Vancouver Whitecaps, Pedro Morales

Vancouver Whitecaps can’t be this reliant on Pedro Morales

Here we are, seven games into the Vancouver Whitecaps season, and the Canadian side has yet to score a goal from open play. All four of their goals have been scored from the penalty spot by their catalyst, Pedro Morales, who is now out injured. It is a bit of a problematic situation, to say the least.

So, let’s play the blame game. Why can’t Vancouver score?

The answer is actually pretty simple – because they won’t shoot. The Whitecaps average only ten shots per game. That could come down to a lot of things – from the lack of chances they create to the lack of shot-takers they actually have, but the end result is the same – they can’t score.

The Whitecaps have experimented with a couple formations this year and just as many different combinations of strikers. Masato Kudo, the big signing for the Whitecaps, has to be the most disappointing of all thus far into the year. Kudo is only firing 0.4 shots per game. That’s right, one of the Whitecaps go-to strikers does not even take a shot per game, not even every two games.

In fact, he was producing so little, that the Whitecaps shoehorned Nicolas Mezquida, a midfielder, into the striker role in their last match. Mezquida outdid Kudo by firing one shot the entire match.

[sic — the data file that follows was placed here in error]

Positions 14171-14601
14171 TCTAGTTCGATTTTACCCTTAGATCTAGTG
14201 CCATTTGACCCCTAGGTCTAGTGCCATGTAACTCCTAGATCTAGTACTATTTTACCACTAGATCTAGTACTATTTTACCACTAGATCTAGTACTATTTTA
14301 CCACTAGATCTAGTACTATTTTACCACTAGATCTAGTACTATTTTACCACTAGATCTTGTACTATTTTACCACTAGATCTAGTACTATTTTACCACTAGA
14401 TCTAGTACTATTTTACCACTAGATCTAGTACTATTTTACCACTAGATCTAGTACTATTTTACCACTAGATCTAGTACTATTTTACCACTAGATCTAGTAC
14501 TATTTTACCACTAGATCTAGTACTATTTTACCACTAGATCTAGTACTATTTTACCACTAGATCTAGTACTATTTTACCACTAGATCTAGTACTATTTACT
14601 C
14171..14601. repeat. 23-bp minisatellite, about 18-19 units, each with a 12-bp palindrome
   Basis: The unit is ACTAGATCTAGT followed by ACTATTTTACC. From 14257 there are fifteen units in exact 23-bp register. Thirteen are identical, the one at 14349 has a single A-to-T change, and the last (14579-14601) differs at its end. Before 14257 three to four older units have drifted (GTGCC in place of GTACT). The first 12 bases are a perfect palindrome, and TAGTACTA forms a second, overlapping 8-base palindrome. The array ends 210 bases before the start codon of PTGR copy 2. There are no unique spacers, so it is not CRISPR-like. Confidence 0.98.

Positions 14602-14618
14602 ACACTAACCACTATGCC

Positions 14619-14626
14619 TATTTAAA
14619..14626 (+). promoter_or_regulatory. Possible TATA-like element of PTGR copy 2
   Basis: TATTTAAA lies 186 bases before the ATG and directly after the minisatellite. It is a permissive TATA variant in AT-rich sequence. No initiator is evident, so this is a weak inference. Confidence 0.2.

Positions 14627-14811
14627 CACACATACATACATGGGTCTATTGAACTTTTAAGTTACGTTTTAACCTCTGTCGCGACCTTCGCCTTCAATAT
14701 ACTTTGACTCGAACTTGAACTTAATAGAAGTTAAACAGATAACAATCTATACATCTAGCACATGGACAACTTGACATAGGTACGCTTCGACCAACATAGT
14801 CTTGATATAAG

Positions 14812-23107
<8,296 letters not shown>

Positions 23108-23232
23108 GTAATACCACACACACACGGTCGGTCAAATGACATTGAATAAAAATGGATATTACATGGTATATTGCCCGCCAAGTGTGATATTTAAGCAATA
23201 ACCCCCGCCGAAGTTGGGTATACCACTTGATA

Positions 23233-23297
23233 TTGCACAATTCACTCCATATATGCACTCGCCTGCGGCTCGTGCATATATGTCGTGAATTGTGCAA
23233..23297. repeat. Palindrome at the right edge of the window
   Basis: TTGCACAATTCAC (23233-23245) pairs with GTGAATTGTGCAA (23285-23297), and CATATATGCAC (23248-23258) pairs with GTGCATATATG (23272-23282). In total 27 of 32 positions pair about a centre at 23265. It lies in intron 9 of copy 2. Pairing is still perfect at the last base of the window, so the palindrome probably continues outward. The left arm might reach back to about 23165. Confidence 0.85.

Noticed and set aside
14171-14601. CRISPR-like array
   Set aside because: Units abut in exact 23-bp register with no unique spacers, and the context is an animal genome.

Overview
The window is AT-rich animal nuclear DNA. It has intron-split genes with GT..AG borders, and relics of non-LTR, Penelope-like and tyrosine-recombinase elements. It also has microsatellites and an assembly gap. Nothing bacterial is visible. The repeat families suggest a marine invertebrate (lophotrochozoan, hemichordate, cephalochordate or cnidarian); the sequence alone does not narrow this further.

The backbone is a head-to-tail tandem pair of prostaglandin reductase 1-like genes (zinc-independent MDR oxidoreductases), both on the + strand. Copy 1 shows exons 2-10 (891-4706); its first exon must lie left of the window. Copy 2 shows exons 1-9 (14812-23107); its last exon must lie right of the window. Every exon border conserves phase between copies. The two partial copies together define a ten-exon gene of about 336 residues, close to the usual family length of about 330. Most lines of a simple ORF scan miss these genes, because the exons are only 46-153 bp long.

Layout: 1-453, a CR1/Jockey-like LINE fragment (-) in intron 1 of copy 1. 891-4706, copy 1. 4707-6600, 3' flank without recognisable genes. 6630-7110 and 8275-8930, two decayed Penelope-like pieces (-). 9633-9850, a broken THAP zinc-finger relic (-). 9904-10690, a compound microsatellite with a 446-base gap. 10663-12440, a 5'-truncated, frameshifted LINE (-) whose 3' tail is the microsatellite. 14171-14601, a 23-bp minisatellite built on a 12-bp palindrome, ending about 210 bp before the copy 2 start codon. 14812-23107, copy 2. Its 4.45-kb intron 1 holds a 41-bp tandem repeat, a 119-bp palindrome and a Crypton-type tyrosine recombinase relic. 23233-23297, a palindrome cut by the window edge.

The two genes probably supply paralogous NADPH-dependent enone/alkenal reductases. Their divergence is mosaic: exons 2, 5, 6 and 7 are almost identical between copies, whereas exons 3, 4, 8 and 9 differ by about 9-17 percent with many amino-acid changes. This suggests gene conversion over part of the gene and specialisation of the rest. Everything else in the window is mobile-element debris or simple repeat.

The only two people that appear willing to take shots are the injured Pedro Morales and the true-forward Octavio Rivero. Rivero actually averages 2.8 shots per appearance, but he has yet to score as well, although he has been shown a nice collection of yellow cards.

Vancouver is a counter-attacking team, they do not control possession (worst in MLS, in fact). But they have been unable to strike on the counter attack either, despite their best efforts.

Pedro Morales was undoubtedly the catalyst of this team, but his injury should not have rendered the entire club incapable of scoring a goal.

The Whitecaps have two potential options to fix this conundrum. The first is to start Erik Hurtado, who averages six shots per 90 minutes played (he doesn’t play much).

The second is to get Cristian Techera more involved. Stateside of Soccer covered his contributions earlier this month and for good cause. Techera has one of the best work rates on the team, he creates chances, takes shots, and can be a key piece of reviving this offense, if only they will let him.

Vancouver is quickly becoming the second most disappointing team in MLS this season. But they don’t need to be. Feed Rivero, get Techera going and bide the time until Morales returns. The season is still young.

About Josh Sippie

Josh has been published on CBS, FourFourTwo and more, as well as serving as the editor of Stateside of Soccer and Pain in the Arsenal. Nothing is more important than growing the greatest sport in the world in the greatest nation in the world.